Weight Loss Surgery May Present Problems for Hypoparathyroidism Patients, Report Asserts

Weight Loss Surgery May Present Problems for Hypoparathyroidism Patients, Report Asserts
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People with hypoparathyroidism who wish to undergo weight-loss surgery should consider possible difficulties in maintaining calcium levels within a normal range before undergoing the procedure.

The case report with that finding, “The challenges of post-bariatric surgery hypocalcaemia in pre-existing hypoparathyroidism,” was published in the journal Endocrinology, Diabetes & Metabolism Case Reports.

Hypoparathyroidism is caused by low levels of parathyroid hormone (PTH) in the blood, which causes calcium levels in the blood to drop, a medical condition known as hypocalcemia.

Standard treatment for hypoparathyroidism usually is a combination of calcium supplements and calcitriol (the active form of vitamin D), which are absorbed in the gastrointestinal tract. Yet, the management of hypocalcemia in people who underwent weight-loss surgery or with deficient absorption in the gut is difficult.

Investigators in Australia recently described the case of a woman with hypoparathyroidism who underwent elective sleeve gastrectomy — a type of weight-loss surgery in which a large portion of the stomach is removed to limit food intake — and later experienced several complications.

The 46 year-old woman weighed 95 kg (about 209 pounds) — and had a body mass index (BMI) of 38.5 kg per square meter (kg/m2), which classified her as obese, by the time of surgery.

In addition to obesity, she had a history of psoriatic arthritis, for which she was being treated with multiple immunosuppressants; she also hypoparathyroidism, which she developed after undergoing thyroid removal surgery 20 years prior. Still, her hypoparathyroidism had been well-managed over the years with a long-term treatment regimen of oral calcium carbonate and calcitriol.

She underwent sleeve gastrectomy in November 2018, which was converted in an emergency gastric bypass — a type of weight-loss surgery in which surgeons create a small stomach pouch that is then attached directly to a portion of the small intestine — due to several stomach perforations.

The patient subsequently developed sepsis and was transferred to intensive care four days after surgery. At arrival, her calcium levels were low — 0.78 millimoles per litre (mmol/L); normal range is 1.11–1.28 mmol/L. She required continuous infusions of a solution of calcium gluconate to bring up her calcium levels to a normal level.

In three months she started receiving intravenous (into-the-vein) calcitriol, which allowed physicians to lower the frequency of her calcium gluconate infusions from five to three daily. During this time, she also required treatment with levothyroxine to maintain her thyroid-stimulating hormone levels within normal range.

“Maintaining normocalcaemia [normal calcium levels] was fraught with difficulties in a patient with pre-existing surgical hypoparathyroidism, where oral replacement was impossible,” the investigators wrote.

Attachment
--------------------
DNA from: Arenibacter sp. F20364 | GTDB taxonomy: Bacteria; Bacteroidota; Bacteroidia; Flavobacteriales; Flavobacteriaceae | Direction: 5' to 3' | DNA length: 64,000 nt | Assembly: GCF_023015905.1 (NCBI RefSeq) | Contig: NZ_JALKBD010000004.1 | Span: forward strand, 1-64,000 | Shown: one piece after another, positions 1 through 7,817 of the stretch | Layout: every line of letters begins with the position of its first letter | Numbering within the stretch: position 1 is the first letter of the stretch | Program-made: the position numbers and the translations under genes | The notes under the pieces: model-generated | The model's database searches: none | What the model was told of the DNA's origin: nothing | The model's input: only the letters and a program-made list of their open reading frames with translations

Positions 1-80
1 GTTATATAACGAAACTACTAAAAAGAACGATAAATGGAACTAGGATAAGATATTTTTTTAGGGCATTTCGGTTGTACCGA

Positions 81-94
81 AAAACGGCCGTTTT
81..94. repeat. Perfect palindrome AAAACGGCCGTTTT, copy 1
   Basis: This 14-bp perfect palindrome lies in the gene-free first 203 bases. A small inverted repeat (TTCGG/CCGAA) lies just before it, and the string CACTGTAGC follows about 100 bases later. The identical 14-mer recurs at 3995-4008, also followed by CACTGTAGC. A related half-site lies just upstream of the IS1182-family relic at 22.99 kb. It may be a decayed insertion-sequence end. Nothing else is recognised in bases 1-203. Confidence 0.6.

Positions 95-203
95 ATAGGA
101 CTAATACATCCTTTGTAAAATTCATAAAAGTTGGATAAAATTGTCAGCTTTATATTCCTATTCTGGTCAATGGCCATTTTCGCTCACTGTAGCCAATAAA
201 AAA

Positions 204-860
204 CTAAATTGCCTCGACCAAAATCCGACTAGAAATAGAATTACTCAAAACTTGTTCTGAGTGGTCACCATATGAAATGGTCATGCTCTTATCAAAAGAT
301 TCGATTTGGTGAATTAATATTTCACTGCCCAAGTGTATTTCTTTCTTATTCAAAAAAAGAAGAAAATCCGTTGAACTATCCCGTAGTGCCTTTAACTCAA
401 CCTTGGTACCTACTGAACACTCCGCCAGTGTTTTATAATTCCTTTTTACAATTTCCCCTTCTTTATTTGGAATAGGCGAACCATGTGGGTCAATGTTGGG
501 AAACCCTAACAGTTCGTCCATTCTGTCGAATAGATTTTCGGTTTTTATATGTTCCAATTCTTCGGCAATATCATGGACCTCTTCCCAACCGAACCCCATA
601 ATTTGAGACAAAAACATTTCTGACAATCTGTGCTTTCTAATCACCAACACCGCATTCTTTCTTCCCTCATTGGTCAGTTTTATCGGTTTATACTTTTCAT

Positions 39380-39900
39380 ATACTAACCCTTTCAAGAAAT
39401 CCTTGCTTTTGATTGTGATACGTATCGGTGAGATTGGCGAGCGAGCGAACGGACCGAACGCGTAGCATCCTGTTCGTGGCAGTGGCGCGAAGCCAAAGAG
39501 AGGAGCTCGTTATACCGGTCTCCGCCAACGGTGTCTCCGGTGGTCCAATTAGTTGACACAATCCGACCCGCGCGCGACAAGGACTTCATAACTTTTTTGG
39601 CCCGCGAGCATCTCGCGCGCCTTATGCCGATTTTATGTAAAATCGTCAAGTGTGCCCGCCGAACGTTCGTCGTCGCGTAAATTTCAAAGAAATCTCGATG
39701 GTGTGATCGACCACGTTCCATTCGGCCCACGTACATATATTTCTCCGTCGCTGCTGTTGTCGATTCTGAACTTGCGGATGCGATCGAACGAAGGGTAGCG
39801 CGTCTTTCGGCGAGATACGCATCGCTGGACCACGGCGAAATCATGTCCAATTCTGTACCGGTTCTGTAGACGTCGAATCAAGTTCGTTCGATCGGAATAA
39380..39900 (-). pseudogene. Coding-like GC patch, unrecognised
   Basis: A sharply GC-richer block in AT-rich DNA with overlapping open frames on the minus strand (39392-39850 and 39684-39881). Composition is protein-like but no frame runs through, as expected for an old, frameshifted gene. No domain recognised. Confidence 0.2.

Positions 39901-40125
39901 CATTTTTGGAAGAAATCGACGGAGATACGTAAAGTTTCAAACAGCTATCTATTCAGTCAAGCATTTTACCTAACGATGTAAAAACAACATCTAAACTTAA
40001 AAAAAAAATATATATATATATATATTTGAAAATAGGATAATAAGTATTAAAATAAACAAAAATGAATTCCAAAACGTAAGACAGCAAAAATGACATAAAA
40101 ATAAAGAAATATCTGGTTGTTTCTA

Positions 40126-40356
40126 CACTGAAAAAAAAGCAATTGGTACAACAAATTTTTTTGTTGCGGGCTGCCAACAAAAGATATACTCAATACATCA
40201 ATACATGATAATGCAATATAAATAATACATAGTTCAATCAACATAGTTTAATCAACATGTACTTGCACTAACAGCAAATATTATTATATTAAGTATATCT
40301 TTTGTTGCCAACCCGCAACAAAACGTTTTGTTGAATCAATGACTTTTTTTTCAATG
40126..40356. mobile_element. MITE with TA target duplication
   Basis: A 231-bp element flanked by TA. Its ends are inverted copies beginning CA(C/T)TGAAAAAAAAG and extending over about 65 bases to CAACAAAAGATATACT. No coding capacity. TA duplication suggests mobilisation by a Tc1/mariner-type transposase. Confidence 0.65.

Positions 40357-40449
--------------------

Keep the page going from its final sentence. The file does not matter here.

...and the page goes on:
She remained in intensive care for six months, during which she had more than 20 abdominal surgeries and lost 14 kg (about 31 lbs).

After remaining in the hospital for more than eight months, she eventually recovered to the point where she was able to start taking her routine medications by mouth. She was discharged and instructed to continue taking calcitriol, as well as a higher dose of calcium supplements (1,200 mg twice daily), compared with the once-daily dose she took before having weight-loss surgery.

Her calcium levels remained within normal range until her fourth month of follow-up, when she weighed 71.8 kg (about 158 pounds) and had a BMI of 29 kg/m2.

“We propose careful consideration be given before elective bariatric surgery in patients with pre-existing hypoparathyroidism due to potential difficulties in managing hypocalcaemia in the setting of impaired gastrointestinal absorption, which is exacerbated when complications occur,” the scientists wrote.

They also noted that, when approved in Australia, Natpara — an injectable form of PTH developed by Shire (now part of Takeda) — may significantly change the way these patients are managed following weight-loss surgery. Natpara is approved in the U.S. — and in Europe under the brand name Natpar — to treat hypocalcemia associated with hypoparathyroidism.

Joana holds a BSc in Biology, a MSc in Evolutionary and Developmental Biology and a PhD in Biomedical Sciences from Universidade de Lisboa, Portugal. Her work has been focused on the impact of non-canonical Wnt signaling in the collective behavior of endothelial cells — cells that made up the lining of blood vessels — found in the umbilical cord of newborns.
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José holds a PhD in Neuroscience from Universidade of Porto, in Portugal. He has also studied Biochemistry at Universidade do Porto and was a postdoctoral associate at Weill Cornell Medicine, in New York, and at The University of Western Ontario in London, Ontario, Canada. His work has ranged from the association of central cardiovascular and pain control to the neurobiological basis of hypertension, and the molecular pathways driving Alzheimer’s disease.

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Joana holds a BSc in Biology, a MSc in Evolutionary and Developmental Biology and a PhD in Biomedical Sciences from Universidade de Lisboa, Portugal. Her work has been focused on the impact of non-canonical Wnt signaling in the collective behavior of endothelial cells — cells that made up the lining of blood vessels — found in the umbilical cord of newborns.
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